Court case may shine light on Japan’s interrogations

Times Staff Writer

For the first time, a DVD recording of a suspect confessing his crime to police was admitted as evidence in a Japanese court Friday, a move that could lead to stricter checks on the lengthy, secret police interrogations that defense lawyers say result in pressure on suspects to make false confessions.

Prosecutors and police have long resisted demands from human rights activists and lawyers to record their questioning of suspects, who can be held without charge for 23 days in special police cells with limited access to defense lawyers.

But a court case here may open the way for greater oversight of the confession-based investigation culture.

Prosecutors record interrogation sessions only in cases of their choosing, and it was they who introduced the recording played during a murder trial in Tokyo District Court on Friday. The prosecution was seeking to demonstrate the credibility of a confession by a man accused of plotting the killing in a scheme to acquire insurance money.


Prosecutors asked the court to admit the recording as evidence when the accused changed aspects of his story during testimony.

But even though the prosecutors’ move was aimed at bolstering their case, it may also serve as a precedent for those who claim they confessed under coercion to demand that recordings of their interrogations be played in court as well.

Last week, the United Nations’ Committee Against Torture amplified Japanese activists’ call for an end to the nation’s system of pretrial detention of suspects in police stations without access to lawyers.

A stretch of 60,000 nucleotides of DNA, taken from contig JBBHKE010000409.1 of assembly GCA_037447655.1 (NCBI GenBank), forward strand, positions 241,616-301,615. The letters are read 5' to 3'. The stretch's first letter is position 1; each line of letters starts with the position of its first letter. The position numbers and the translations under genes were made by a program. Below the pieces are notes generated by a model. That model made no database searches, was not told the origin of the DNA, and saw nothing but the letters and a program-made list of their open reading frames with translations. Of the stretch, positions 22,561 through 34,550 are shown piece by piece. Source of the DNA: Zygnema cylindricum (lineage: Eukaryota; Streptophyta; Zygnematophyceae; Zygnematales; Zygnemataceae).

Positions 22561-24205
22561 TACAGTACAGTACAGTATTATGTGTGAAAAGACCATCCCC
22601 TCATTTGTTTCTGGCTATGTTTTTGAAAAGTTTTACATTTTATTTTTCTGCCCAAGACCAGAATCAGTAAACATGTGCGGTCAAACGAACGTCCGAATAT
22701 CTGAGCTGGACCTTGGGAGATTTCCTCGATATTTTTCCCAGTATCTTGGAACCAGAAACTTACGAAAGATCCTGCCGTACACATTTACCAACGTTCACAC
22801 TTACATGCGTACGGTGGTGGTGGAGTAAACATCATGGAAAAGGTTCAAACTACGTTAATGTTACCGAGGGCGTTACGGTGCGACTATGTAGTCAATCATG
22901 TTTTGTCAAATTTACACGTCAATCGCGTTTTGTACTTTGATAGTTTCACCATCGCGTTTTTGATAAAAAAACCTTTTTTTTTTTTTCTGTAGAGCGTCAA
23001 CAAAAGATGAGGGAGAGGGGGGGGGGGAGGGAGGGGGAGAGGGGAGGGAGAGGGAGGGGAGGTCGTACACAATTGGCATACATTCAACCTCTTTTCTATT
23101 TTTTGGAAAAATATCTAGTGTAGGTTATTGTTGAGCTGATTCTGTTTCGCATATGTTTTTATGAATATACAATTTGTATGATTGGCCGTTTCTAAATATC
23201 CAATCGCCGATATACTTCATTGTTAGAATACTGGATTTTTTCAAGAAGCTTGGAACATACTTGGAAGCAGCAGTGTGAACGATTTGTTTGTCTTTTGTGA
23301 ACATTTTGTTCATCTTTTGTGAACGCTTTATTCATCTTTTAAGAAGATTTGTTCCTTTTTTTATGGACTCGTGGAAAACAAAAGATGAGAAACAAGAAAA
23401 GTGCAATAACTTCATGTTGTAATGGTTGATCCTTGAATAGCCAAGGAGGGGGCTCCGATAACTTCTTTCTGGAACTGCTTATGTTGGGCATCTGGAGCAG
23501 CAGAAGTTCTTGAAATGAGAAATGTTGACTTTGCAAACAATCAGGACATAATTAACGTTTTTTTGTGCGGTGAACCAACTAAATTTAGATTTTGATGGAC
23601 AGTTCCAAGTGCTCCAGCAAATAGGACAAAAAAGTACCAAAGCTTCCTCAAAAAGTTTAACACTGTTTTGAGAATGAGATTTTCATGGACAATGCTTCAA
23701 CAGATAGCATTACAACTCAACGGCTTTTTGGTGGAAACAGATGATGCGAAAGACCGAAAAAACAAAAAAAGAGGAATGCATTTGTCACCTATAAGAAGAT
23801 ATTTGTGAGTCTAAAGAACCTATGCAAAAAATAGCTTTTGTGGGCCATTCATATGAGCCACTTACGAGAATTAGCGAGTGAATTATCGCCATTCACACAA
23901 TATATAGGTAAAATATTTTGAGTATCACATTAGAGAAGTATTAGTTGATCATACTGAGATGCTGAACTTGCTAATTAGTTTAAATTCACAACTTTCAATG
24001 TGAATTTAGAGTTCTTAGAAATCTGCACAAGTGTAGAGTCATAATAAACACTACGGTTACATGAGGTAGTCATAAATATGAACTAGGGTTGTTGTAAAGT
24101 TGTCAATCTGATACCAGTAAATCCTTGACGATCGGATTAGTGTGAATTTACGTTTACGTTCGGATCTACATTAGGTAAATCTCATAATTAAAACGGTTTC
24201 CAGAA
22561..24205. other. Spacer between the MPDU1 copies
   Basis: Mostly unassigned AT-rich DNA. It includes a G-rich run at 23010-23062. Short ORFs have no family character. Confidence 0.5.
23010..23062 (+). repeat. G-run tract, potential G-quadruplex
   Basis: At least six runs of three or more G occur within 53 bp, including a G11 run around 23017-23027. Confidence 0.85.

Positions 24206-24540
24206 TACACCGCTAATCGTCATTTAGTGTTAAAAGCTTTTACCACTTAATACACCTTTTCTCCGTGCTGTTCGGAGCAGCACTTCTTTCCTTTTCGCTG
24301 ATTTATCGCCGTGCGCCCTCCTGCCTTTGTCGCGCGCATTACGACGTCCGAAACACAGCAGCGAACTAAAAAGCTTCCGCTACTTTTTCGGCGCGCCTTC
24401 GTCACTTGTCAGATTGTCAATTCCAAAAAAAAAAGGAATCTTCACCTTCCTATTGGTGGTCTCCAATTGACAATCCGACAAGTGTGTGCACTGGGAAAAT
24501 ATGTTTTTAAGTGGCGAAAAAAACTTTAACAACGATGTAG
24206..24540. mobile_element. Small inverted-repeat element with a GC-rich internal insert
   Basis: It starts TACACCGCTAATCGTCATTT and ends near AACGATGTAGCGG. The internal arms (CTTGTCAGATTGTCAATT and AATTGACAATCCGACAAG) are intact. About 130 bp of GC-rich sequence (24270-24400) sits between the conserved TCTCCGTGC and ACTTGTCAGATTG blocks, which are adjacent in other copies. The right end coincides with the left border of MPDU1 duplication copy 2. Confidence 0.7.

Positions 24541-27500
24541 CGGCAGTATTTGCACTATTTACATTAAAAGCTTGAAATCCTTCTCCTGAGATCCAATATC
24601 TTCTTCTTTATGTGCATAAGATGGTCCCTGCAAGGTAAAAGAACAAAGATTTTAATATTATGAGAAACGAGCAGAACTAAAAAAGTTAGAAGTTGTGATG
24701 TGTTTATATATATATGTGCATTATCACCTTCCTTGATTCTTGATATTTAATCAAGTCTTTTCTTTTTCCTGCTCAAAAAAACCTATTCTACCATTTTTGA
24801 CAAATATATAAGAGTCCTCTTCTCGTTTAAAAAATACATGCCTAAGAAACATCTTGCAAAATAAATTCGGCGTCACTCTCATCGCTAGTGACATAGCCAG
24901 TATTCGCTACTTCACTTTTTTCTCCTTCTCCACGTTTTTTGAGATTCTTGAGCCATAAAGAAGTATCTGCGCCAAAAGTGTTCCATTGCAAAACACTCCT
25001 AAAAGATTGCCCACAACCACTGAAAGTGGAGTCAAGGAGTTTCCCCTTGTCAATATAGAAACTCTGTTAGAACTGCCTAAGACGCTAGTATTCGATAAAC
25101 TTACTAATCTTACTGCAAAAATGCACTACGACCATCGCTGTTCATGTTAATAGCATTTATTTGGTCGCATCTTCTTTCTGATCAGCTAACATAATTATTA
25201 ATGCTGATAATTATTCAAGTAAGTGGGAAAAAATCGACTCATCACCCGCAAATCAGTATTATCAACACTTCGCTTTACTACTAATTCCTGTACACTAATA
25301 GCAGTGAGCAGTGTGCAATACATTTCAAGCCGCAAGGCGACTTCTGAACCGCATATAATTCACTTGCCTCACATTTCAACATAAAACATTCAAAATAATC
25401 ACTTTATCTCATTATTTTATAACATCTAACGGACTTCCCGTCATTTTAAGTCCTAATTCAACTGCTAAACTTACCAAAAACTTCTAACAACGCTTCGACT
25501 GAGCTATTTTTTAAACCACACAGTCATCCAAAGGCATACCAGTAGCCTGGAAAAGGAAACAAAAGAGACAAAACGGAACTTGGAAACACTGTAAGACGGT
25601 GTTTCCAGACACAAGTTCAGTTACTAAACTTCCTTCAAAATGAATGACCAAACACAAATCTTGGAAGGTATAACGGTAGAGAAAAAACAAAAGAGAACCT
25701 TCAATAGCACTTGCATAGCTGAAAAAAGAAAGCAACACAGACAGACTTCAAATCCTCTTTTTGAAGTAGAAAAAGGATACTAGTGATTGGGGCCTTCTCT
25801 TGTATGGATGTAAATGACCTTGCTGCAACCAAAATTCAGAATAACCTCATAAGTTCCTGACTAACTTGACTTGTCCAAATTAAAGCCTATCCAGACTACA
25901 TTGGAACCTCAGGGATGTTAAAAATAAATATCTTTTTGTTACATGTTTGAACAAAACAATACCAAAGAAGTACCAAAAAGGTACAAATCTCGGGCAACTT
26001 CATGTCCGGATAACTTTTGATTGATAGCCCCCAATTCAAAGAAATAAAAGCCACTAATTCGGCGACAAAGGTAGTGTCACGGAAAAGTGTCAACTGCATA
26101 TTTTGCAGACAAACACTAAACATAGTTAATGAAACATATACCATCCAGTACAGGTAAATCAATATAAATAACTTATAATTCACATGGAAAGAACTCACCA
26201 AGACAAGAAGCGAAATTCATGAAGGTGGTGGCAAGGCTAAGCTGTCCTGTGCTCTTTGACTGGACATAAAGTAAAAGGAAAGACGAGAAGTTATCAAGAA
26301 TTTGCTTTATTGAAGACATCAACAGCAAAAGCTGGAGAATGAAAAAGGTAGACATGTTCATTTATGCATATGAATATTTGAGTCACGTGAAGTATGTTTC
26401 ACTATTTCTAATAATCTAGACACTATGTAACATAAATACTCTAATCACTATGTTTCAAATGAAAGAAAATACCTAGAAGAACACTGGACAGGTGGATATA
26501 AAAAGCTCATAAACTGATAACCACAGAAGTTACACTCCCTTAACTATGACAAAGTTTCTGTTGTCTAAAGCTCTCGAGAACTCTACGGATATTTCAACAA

The committee said Japanese prosecutors were overly dependent on extracting confessions through long periods of incarceration and unlimited time for questioning, an investigative method that has resulted in an almost 100% conviction rate for cases that go to trial.


The committee demanded the 23-day holding period be shortened to match standards in other countries. And it said interrogations should be monitored by independent observers as well as recorded, so courts can later judge whether confessions may have been obtained through coercion.

“The Japanese police should now admit that they cannot investigate people for 23 days in detention,” said Eiichi Kaido, a lawyer who has been active in the campaign by Japanese bar associations to reform the system. “No other countries have such a long detention period. The U.N. report means the Japanese legal system has to be amended.”

The Justice Ministry said only that it was studying the U.N. report, noting that its recommendations cut across several government jurisdictions.

“We will examine it in a prudent manner and, depending on the content, will respond to it appropriately,” said Hiroshi Kikuchi of the ministry’s Criminal Affairs Bureau.


The government has shown little inclination to radically overhaul a system that is defended by police and that attracts little criticism from the Japanese public or media. The U.N. review of the justice system was largely ignored by media here, despite its charge that the Japanese system fails to meet minimal international standards in many areas.

The U.N. report also takes issue with Japan’s treatment of death row prisoners, noting that they await execution in solitary confinement that in some cases has stretched more than 30 years. It says Japan should consider commuting death sentences when the execution has been extensively delayed.

And it criticizes the Japanese practice of notifying prisoners of their execution only hours before it takes place. The U.N. condemned “the unnecessary secrecy and arbitrariness surrounding the time of the execution,” saying the measure imposes a psychological strain on prisoners and their families “that could amount to torture.”


Naoko Nishiwaki of The Times’ Tokyo Bureau contributed to this report.